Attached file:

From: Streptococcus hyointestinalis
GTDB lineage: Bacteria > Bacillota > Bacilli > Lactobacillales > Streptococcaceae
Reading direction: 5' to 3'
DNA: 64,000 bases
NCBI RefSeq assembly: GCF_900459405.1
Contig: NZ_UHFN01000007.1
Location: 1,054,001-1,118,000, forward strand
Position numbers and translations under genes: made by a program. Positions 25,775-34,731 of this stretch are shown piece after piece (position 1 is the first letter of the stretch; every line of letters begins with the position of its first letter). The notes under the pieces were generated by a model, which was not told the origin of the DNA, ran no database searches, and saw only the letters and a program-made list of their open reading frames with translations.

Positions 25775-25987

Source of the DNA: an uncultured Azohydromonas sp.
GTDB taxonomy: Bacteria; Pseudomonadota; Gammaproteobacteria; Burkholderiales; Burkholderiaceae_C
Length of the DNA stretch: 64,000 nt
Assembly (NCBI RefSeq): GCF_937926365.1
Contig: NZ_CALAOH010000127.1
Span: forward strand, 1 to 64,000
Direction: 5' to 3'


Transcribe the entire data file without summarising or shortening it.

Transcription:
From: Streptococcus hyointestinalis
GTDB lineage: Bacteria > Bacillota > Bacilli > Lactobacillales > Streptococcaceae
Reading direction: 5' to 3'
DNA: 64,000 bases
NCBI RefSeq assembly: GCF_900459405.1
Contig: NZ_UHFN01000007.1
Location: 1,054,001-1,118,000, forward strand
Position numbers and translations under genes: made by a program. Positions 25,775-34,731 of this stretch are shown piece after piece (position 1 is the first letter of the stretch; every line of letters begins with the position of its first letter). The notes under the pieces were generated by a model, which was not told the origin of the DNA, ran no database searches, and saw only the letters and a program-made list of their open reading frames with translations.

Positions 25775-25987

Source of the DNA: an uncultured Azohydromonas sp.
GTDB taxonomy: Bacteria; Pseudomonadota; Gammaproteobacteria; Burkholderiales; Burkholderiaceae_C
Length of the DNA stretch: 64,000 nt
Assembly (NCBI RefSeq): GCF_937926365.1
Contig: NZ_CALAOH010000127.1
Span: forward strand, 1 to 64,000
Direction: 5' to 3'